Jack Conger, freshman, Texas (1:40.56): The hugely-versatile Conger has had a great start to his college career, scoring big points for the Longhorns in nearly every event at some time or another. He comes in with a 1:40-mid from Big 12s (which set the meet record) but his lifetime best is a 1:38-high from the Tom Dolan Invitational in December 2012. Conger is a serious contender for the 200 back title.

David Nolan, junior, Stanford (1:40.60): Nolan’s seed time comes from his third-place finish at 2014 Pac12s.He took second at last year’s NCAAs with a lifetime best of 1:39.31. Nolan is an extreme talent who could possibly have won this event had it fallen on the first day of the meet, but with all the racing he’ll be doing over the three days he’ll have to be the king of recovery to go the 1:37 that it will take to win this event. Not saying it can’t be done, though.

Luke Papendick, sophomore, Virginia (1:40.99): Papendick went a personal best in winning ACCs this year. He was a half-second faster than his lifetime best from last year’s NCAAs, where he had finished ninth, and a full second ahead of his second-place finish at 2013 ACCs.


Looking back at the last several years of NCAA results, the 200 back has been a strong event for Stanford (32-48-29 points in each of the last three years, respectively), Texas (24-10-27), and Arizona (7-22-32). This year, however, these schools will likely lose ground to Cal, Indiana, Tennessee and Wisconsin.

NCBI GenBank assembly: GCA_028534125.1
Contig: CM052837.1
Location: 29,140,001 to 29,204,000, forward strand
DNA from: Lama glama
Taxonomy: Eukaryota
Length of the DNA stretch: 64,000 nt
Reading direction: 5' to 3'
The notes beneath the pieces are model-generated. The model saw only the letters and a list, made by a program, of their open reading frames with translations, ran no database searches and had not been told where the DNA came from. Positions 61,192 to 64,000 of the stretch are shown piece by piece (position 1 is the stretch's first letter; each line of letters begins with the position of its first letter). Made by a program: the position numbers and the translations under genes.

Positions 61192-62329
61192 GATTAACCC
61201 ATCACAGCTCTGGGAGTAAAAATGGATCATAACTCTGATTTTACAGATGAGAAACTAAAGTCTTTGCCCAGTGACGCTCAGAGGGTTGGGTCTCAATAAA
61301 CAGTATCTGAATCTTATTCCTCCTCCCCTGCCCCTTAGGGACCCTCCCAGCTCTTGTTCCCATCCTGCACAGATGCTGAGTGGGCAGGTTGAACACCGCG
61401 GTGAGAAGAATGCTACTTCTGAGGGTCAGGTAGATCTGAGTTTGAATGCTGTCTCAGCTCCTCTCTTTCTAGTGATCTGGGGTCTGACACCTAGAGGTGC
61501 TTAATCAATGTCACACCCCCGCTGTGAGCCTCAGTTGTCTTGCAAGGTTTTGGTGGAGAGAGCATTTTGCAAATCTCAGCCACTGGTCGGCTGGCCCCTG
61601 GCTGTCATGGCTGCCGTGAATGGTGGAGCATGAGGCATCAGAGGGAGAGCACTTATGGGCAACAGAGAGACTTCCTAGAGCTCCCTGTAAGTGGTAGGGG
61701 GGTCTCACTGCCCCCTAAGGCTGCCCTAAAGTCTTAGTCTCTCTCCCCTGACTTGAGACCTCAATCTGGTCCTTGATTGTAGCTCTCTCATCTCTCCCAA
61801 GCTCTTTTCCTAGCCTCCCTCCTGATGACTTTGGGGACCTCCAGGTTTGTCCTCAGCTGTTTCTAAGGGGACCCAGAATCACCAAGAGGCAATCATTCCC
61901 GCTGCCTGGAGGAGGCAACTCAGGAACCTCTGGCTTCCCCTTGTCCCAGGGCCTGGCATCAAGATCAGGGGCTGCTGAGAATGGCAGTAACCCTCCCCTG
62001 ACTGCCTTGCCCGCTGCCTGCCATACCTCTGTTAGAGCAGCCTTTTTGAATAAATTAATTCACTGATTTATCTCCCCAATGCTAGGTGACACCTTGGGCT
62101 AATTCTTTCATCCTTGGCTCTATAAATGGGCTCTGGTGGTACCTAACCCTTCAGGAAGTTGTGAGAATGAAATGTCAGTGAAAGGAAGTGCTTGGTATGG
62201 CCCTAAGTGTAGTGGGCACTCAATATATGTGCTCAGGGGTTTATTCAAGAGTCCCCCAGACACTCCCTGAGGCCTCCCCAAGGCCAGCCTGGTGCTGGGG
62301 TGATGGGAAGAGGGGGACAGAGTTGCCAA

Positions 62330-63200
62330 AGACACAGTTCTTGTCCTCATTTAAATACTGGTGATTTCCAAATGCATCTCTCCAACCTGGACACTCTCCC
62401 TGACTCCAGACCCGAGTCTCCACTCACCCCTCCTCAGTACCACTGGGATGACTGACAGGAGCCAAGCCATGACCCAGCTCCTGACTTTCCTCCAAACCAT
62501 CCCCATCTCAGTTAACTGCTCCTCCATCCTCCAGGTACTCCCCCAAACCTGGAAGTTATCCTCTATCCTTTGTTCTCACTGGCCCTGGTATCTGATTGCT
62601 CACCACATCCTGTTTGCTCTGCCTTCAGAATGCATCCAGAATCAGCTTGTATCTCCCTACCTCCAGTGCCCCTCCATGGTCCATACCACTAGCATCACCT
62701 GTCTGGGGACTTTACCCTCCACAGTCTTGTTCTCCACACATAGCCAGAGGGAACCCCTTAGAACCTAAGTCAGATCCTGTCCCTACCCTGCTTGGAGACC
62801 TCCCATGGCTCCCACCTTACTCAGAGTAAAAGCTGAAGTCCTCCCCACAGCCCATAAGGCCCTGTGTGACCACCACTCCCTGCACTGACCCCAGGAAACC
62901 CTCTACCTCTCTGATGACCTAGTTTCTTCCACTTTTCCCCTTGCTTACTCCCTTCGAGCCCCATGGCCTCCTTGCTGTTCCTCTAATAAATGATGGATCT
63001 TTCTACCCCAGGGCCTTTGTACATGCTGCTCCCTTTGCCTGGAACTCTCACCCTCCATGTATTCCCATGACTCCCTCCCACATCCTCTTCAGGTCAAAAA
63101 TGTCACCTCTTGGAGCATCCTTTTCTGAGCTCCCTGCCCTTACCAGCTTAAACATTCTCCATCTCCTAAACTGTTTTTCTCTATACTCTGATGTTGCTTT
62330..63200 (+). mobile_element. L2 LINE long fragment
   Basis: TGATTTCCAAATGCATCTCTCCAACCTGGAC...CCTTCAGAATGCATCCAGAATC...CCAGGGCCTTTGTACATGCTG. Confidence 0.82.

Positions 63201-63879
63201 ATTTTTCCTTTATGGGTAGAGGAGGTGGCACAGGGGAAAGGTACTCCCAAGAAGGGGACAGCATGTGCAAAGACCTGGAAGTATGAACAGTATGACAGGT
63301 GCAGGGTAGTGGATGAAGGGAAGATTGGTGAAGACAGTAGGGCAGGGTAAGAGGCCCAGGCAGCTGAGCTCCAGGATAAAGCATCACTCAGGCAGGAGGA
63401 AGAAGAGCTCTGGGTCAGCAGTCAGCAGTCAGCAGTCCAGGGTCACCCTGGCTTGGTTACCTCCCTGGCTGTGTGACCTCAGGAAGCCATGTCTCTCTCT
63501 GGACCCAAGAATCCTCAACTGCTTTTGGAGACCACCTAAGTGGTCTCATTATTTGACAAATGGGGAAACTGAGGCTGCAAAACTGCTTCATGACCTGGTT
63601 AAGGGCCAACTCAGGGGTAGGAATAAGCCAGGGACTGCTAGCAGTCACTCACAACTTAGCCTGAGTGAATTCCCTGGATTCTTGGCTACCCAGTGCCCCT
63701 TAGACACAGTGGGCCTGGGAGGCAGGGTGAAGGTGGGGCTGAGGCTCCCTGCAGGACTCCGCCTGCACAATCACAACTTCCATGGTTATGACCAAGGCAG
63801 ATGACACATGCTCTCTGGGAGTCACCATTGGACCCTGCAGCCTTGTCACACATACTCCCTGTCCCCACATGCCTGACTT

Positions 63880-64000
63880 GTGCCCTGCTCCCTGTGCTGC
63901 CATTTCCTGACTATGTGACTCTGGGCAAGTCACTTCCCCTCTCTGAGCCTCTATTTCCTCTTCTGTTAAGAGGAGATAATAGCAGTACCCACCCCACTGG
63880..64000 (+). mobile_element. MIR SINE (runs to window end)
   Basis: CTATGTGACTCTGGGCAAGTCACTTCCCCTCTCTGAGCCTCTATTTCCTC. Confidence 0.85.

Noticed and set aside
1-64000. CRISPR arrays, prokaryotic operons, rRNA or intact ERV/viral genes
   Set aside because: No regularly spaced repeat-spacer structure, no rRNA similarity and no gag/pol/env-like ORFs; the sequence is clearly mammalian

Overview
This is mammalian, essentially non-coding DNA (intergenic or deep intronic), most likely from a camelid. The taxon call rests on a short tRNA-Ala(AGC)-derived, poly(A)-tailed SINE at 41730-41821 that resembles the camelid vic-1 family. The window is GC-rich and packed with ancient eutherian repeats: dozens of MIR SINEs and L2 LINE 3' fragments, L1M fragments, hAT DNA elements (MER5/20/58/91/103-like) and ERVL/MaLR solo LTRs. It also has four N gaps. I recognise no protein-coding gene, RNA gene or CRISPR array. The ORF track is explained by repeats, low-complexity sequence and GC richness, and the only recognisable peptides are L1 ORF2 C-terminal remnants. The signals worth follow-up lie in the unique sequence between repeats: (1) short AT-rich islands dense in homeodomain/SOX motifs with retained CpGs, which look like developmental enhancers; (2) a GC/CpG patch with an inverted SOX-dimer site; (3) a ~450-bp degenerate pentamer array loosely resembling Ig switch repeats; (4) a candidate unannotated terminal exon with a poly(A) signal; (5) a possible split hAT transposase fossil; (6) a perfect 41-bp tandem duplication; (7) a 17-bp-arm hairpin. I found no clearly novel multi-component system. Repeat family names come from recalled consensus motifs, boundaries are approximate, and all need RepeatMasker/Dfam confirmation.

Top 8 Picks plus seed times:
1 Ryan Murphy, 1:39.21
2 Jack Conger, 1:40.56
3 Andrew Teduits, 1:39.84
4 Eric Ress 1:38.89
5 Jacob Pebley, 1:40.38
6 Sean Lehane, 1:39.64
7 David Nolan, 1:40.60
8 Luke Papendick, 1:40.99


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No faith in Nolan? sigh,,,guess we’ll see


He’s bound to get tired from carrying his team at some point…



Wow… too much Nolan/Stanford love on the 200 IM breakdown… too little here… tough crowd.


An interesting exercise is to peruse the USA top 100 lists for 15/16 & 17/18. It gives you a good sense of event trends. This 100/200 back trend upwards(downwards? You know what I mean) was the most obvious one I’ve seen since I’ve watched these lists. Other current events trending faster, off the top of my head, in the coming years: sprint free, 100 fly, 100 breast. Events looking stagnant: distance free, 200 fly(although a few blazing LC times – Lynch etc.). There is endless fun for us swim wonks in those lists. Check ’em out


I sometimes forget Ryan Murphy is only in his Freshman year. I have him winning the 200 back as well. Go Bears!

About Anne Lepesant

Anne Lepesant

Anne Lepesant is the mother of four daughters, all of whom swim/swam in college. With an undergraduate degree from Princeton (where she was an all-Ivy tennis player) and an MBA from INSEAD, she worked for many years in the financial industry, both in France and the U.S. Anne is currently …